The two youth's walked for some blocks until coming to a halt in front of a corner bodega, one of many that dotted the New York City landscape, like familiar and trustworthy inns on a medieval pilgrimage route. This wayward stop, however, was particularly grandiose. Its side wall displayed a magnificent portrait of the Virgin of Guadalupe, well lit thanks to the store’s exterior lights, making it seem as if the graffiti art were hanging in the Louvre instead of plastered to a dingy brick wall. The spray paint boldly exhibited a calm and soothing face. Her head was shrouded in a green hood ordained with multiple tiny, yellow crosses that contrasted nicely with the solid, deep-red cloak, her hands clasped in prayer. Beside her hung an open scroll, furled at the top and bottom, wavy and tattered with age, or at least painted to look as such. It proclaimed a poem by Edgar Guest, "A Child of Mine (To All Parents)," a dignified and solemn accompaniment to the memorial for which the wall was dedicated: a teenage child who had left this world too soon. The still unknown artist, apt to be self-taught, had only initialed the work as "JM" and finished the piece in one solitary night a few years back.
One of the pair remembered walking by and seeing it for the first time. He stopped in his tracks, his eyes fixated, taking it all in and contemplating how something so full of bane yet so acutely beautiful could exist simultaneously.
"Hey, get me a water, will ya?" the second half of the pair asked. The first merely nodded, still gazing at the wall as he made for the door.
"Good day at the courts, Joe?" asked the short man behind the counter as the youth walked in. He was mired in a mix of incense and cigarette smoke. His dark wrinkled skin, more akin to slabs of leather, was only accentuated by the bright neon glow put off by the New York Lotto sign that dangled higgledy-piggledy in the window, creating a heavenly aura around him. He wore a long gray beard that seamlessly blended into his equally long gray hair. Around his neck hung thick wooden beads matching the ones cuffed to his wrist. Although missing a few teeth, that in no way deterred him from smiling the biggest greeting, beckoning everyone on the street to patronize his store. He also called anyone that entered, "Joe," regardless of sex, creed, or color. In his old and deep black eyes, everyone was the same.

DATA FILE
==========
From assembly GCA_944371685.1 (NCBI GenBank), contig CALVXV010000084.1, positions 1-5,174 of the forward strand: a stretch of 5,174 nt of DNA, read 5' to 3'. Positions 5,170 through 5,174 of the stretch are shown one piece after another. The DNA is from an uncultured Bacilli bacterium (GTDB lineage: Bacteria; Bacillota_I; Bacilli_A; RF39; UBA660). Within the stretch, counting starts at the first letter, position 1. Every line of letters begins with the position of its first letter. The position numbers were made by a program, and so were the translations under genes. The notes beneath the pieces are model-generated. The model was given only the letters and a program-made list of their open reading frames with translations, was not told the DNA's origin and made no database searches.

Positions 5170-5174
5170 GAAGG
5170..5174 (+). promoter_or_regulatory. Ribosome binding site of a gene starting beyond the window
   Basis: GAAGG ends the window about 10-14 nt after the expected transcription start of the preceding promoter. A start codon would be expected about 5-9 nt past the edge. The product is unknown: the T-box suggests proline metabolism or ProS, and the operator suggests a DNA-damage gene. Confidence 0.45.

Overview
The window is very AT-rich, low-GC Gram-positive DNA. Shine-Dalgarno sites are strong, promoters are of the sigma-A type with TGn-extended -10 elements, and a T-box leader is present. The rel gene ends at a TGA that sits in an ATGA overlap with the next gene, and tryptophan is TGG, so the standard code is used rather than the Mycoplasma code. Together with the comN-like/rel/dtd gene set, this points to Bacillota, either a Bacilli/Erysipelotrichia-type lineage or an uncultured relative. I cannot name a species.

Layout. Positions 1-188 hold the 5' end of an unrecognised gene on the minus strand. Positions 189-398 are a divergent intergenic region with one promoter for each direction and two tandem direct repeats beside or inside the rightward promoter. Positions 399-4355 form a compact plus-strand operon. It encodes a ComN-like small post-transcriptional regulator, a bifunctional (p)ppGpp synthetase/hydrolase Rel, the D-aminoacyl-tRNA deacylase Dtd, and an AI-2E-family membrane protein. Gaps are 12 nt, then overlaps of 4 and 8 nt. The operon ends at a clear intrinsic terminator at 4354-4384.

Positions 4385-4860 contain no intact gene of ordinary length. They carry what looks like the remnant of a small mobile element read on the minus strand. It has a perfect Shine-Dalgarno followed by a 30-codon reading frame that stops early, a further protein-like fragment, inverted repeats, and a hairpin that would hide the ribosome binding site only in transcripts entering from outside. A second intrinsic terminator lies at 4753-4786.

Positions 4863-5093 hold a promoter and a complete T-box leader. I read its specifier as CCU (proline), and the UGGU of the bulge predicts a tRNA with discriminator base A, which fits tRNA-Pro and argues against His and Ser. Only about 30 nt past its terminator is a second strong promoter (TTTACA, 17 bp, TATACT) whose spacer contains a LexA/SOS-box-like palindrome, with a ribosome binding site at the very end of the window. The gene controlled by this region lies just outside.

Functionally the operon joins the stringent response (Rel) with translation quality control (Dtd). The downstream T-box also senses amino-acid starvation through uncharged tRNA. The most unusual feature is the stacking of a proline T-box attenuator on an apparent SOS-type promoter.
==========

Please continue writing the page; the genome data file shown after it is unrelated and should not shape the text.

He had a name of course, or at least must’ve been allotted one at birth, though nobody in the neighborhood quite knew what it was. In lieu, a nickname was soon circulated that, as nicknames inevitable do, stuck. It was agreed upon (as much as matters like these can be agreed upon), that due to his sagacious although at times cryptic advice, the small man behind the counter would be christened (or rechristened, depending on one’s perspective), with the affectionate name of Fortune Cookie.
"No, we lost," the youth responded.
"Sorry to hear that. You getting better at least?"
"Good to know, Joe. Life is like a game too, so play it with everything you have."
The youth looked at the door toward his traveling companion, he too now admiring the wall art. "I plan on it, man. Thanks."
"That all?" asked the smiling advice-giver as the youth placed his supplies on the counter.
"Yup, just junk food today. We need to recharge."
"Keep smiling, Joe," Fortune Cookie said as he followed the youth's gaze outside. "The brightest blazes are usually kindled by unexpected sparks."
The youth nodded and grinned in silent acknowledgment